The decline in crude oil price was expected. For over four decades now, the global economy has been linked to the state of oil demand and its elevated prices has been coterminous with a surge in the economy and trade. As global trade peaked, so did crude up to 2008-09, thereafter Brent Crude fell and economic deceleration set in. Oil sector investments languished.
What should worry us today is the return of a familiar script. This steep 27 per cent drop portends an extended global economic turbulence far beyond Covid-19 or even Trumpian trade bravado. The first blow is on Saudi's Aramco super mega issue of $25/30 bn that has today dropped below issue price. Oil shocks are now coming home to roost for producers, in revenge. Crash of crude is a symptom, not the disease.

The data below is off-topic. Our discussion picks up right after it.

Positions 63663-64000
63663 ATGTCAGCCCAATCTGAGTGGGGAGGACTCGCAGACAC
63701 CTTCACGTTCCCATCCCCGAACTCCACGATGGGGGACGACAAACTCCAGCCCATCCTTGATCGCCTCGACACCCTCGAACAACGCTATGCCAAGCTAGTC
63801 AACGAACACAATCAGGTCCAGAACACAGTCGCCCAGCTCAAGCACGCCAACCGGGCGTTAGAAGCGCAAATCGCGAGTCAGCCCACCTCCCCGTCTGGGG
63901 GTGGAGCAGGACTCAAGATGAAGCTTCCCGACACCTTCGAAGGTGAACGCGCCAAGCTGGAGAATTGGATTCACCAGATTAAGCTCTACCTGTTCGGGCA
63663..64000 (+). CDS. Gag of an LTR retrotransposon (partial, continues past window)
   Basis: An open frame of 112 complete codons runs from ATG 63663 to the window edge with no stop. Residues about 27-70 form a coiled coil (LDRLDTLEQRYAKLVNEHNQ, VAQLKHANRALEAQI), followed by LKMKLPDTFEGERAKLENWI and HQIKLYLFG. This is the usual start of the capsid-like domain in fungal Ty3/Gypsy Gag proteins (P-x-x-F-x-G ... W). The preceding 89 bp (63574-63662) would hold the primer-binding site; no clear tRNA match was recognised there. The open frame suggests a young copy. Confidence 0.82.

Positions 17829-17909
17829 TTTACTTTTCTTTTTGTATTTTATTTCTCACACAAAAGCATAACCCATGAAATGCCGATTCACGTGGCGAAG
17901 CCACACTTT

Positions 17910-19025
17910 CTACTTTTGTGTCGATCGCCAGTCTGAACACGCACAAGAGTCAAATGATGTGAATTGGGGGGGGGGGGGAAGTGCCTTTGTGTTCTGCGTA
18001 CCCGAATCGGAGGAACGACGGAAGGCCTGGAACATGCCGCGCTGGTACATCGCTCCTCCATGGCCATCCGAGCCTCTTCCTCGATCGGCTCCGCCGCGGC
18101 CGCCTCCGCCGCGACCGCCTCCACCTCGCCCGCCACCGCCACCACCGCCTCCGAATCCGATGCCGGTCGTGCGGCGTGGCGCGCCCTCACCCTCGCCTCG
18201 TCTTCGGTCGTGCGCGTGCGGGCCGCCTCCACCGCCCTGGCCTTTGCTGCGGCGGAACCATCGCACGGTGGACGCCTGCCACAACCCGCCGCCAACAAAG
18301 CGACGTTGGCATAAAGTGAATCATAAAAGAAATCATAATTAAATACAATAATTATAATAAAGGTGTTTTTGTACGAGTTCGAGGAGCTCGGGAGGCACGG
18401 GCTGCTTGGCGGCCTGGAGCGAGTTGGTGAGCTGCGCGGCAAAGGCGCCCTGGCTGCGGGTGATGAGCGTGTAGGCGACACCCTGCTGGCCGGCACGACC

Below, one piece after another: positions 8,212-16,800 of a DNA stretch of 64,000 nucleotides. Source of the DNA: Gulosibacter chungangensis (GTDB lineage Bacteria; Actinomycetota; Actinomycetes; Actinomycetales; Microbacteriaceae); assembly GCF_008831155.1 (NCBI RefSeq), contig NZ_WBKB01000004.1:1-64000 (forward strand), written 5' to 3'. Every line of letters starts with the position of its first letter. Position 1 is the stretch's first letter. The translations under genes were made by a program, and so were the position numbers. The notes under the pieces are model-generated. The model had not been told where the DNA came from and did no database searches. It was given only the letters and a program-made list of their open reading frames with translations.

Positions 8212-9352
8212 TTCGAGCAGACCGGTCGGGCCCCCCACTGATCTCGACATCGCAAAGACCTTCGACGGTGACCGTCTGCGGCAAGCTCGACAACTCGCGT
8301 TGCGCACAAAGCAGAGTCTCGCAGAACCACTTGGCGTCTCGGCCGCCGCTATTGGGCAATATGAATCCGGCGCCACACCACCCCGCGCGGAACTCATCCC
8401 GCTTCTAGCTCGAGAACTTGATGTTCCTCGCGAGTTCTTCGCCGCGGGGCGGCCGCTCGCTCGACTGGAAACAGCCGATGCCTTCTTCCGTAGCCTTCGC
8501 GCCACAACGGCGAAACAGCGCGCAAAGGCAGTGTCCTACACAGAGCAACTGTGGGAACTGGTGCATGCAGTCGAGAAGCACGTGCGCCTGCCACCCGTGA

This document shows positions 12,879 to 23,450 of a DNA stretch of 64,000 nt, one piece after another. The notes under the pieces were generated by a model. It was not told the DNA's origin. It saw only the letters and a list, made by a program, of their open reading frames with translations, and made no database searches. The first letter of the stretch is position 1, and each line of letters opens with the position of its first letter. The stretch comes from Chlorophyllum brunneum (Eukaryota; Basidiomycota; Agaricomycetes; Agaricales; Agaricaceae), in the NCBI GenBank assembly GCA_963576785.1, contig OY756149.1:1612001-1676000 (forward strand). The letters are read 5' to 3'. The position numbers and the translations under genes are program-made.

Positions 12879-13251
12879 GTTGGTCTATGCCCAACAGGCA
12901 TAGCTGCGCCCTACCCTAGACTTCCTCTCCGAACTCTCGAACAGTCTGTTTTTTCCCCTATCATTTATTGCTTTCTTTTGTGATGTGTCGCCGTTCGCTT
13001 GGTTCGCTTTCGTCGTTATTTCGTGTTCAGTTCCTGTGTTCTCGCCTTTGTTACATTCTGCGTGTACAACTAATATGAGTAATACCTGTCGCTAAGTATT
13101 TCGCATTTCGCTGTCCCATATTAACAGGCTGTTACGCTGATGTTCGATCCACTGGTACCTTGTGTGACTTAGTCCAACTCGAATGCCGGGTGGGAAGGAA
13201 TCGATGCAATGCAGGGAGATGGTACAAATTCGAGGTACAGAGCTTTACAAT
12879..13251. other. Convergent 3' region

Oil and gas are responsible for more than 60 per cent of Russia's exports and provide for more than 30 per cent of the GDP. It has to sell oil to keep going as do many others and cutting production is anathema to them. Only incremental growth in economies can elevate the crude.
R Narayanan Navi, Mumbai